Action Fest 2010: VALHALLA RISING Review

Todd Brown, Founder and Editor
[My review of Valhalla Rising originally ran when the film premiered in Toronto but with it now screening at Action Fest I hereby present it to you again.]

You could say that the mark of a good film maker is that they give you want you want.  And if that is true then I suggest that the mark of a great film maker is that they give you what you want while also giving you something completely different.  And this is the case with Nicolas Winding Refn and Valhalla Rising. Now seven films into his career Refn continues ... not to change, exactly, but to continue finding new facets of himself and his work.

His long-discussed Viking project, Valhalla Rising has roughly the same relationship to a typical historical epic that Refn's lauded Pusher films have to The Godfather.  That is to say that it is a much more intimate, much more raw affair - a film that trades in technical gloss for the punch of brutal immediacy.  This is the part that we have come to expect from Refn, this is what we turn to him for.  The surprise in this case comes in the way that he weds the rawness to a sort of Terence Malick inspired lyricism, embracing a hypnotic approach to storytelling and editing that takes its cues not just from the film's mute lead character but - more importantly - from the harsh landscape that it explores.

Mads Mikkelsen stars as One Eye, a mute brute of a man enslaved and kept in a cage, brought out only to fight in brutal to-the-death unarmed combat for the entertainment and amusement of his masters, clan chieftans in the Scottish highlands.  But times are changing and things are not good for the clans.  Their old ways and old gods are under siege - literally, in this case, by Viking converts to Christianity who are spreading the gospel on the edge of a blade.  And when One Eye manages to make his escape - a brutal affair that leaves all the guards foolish enough to stand and fight him dead, dismembered and / or disembowelled - he, along with the young slave boy who tended him in his cage, take up with a band of these Viking crusaders, a group bound for the Holy Lands.  They end up somewhere else entirely.

In a risky move Refn here makes the lead of his film - and by far its biggest star - a total mute.  Mikkelsen not only never utters a word, he never so much as makes a sound, not even when in combat.  Perhaps even riskier was the abstract, experimental approach to dialogue and editing that gives the film a dream like quality, even in its harshest moments, with nothing that could ever pass as a full conversation ever taking place between any of the characters - mute or not.  That Refn turns these risks into assets in a testament to his talent.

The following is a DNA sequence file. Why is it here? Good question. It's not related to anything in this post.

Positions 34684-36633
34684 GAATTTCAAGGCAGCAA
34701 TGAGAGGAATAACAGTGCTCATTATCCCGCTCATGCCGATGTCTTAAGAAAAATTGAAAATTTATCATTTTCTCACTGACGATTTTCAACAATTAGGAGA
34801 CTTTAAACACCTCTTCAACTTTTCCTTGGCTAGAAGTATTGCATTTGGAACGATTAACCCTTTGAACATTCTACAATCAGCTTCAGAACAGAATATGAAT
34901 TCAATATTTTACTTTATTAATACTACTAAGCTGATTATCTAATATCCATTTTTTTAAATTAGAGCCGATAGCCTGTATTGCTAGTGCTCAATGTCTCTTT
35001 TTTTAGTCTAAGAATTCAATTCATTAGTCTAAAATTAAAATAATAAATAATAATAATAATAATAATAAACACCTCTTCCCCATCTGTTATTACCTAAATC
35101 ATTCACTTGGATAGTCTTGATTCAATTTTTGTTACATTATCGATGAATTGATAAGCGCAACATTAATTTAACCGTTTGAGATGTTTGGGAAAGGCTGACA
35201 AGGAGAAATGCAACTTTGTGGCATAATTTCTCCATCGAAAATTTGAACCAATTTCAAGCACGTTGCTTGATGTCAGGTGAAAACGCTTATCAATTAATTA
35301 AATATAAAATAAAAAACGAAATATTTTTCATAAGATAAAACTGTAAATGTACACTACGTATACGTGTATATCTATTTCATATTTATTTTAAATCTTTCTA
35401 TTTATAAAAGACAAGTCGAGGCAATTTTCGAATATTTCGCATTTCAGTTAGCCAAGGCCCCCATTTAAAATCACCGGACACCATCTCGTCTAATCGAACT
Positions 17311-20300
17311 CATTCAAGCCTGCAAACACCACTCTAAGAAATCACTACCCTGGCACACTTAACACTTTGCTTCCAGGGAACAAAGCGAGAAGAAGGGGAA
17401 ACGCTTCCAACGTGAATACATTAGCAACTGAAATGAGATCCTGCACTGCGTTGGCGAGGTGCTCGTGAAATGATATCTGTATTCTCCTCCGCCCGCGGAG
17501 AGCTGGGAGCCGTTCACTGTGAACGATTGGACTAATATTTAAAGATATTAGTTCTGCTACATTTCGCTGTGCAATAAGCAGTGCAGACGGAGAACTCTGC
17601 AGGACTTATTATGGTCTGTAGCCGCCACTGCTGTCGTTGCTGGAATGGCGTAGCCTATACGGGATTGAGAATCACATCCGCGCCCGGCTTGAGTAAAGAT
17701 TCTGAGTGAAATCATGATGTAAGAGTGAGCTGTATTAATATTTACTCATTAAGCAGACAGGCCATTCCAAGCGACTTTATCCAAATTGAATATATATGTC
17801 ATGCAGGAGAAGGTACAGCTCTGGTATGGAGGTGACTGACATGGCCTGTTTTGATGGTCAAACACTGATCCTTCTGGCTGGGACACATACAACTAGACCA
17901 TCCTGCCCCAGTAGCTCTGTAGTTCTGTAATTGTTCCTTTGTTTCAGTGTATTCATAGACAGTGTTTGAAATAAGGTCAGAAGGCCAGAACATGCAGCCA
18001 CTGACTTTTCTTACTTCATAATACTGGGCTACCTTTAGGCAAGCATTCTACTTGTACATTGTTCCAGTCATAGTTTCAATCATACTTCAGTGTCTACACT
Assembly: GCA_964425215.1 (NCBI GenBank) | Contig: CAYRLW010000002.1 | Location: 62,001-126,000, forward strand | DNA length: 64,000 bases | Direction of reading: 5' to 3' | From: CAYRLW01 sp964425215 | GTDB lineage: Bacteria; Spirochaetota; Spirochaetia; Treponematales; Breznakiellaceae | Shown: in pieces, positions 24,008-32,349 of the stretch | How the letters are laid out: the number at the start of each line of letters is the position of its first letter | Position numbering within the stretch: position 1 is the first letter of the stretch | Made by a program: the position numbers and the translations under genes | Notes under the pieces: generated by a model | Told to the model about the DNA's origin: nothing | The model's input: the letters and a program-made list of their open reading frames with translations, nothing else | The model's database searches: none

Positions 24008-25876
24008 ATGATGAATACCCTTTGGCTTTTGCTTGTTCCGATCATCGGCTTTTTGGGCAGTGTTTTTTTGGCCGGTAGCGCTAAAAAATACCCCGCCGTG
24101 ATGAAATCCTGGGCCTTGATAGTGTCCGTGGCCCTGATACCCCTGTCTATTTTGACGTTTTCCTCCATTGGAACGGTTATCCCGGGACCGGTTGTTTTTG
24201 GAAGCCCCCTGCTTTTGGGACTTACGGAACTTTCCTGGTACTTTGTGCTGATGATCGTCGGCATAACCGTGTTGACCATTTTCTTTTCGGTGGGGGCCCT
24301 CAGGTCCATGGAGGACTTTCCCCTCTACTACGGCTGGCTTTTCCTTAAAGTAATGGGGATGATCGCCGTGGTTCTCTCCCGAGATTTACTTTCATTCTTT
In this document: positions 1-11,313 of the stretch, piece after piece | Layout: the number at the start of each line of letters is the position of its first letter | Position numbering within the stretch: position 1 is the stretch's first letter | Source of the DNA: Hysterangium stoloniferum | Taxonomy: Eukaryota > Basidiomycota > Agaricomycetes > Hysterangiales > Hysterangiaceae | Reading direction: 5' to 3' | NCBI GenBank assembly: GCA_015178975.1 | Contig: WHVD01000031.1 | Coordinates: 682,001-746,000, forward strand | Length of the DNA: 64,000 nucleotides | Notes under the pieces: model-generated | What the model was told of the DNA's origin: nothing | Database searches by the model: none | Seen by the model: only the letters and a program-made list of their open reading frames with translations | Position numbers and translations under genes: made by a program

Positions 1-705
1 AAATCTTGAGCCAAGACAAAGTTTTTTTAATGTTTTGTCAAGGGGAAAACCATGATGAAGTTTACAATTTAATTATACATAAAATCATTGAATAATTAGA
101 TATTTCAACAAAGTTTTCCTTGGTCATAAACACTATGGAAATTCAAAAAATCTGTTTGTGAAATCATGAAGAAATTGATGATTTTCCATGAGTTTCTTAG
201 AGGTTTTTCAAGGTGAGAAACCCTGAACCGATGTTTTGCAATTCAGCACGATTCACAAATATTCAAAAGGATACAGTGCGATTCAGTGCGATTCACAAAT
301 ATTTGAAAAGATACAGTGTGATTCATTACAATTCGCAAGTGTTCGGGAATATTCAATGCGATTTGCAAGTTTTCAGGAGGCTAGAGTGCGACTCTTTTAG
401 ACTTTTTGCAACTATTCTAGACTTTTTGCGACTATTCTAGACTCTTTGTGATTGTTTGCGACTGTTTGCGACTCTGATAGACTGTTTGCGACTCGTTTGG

Less about the characters than its ideas - a fact borne out pointedly by only Mikkelsen being given any sort of name at all in the entire film and his being one forced on him by a child - Valhalla Rising is a film about change, bloody and violent change but change nevertheless.  Mikkelsen himself - a clear reference to Odin - is already a man out of place and out of time in this world, a man stranded on his own, a position that has led him through great hardship but also gives him a unique perspective on the battle between pagans and Christians raging around him, a battle he joins not to help either side win but simply because he can and fighting is all he knows to keep himself alive.  All of the characters here are less in control of their own fate than any will acknowledge willingly, all of them clinging to the idea that they carry some sort of larger destiny when in reality they are being carried along - literally for a large part of the film - by forces that they have no power or influence over.

By far the most abstract of Refn's work to date, Valhalla Rising makes a fascinating companion piece to Bronson.  Not only were the two shot nearly simultaneously but both find the talented Dane experimenting wildly with structure and character and how both impact his ability to tell the stories he wants.  Those raised on the multiplex will, no doubt, take issue with Valhalla's measured pace but for those willing to slide into its rhythm and world, the payoff is rich indeed.
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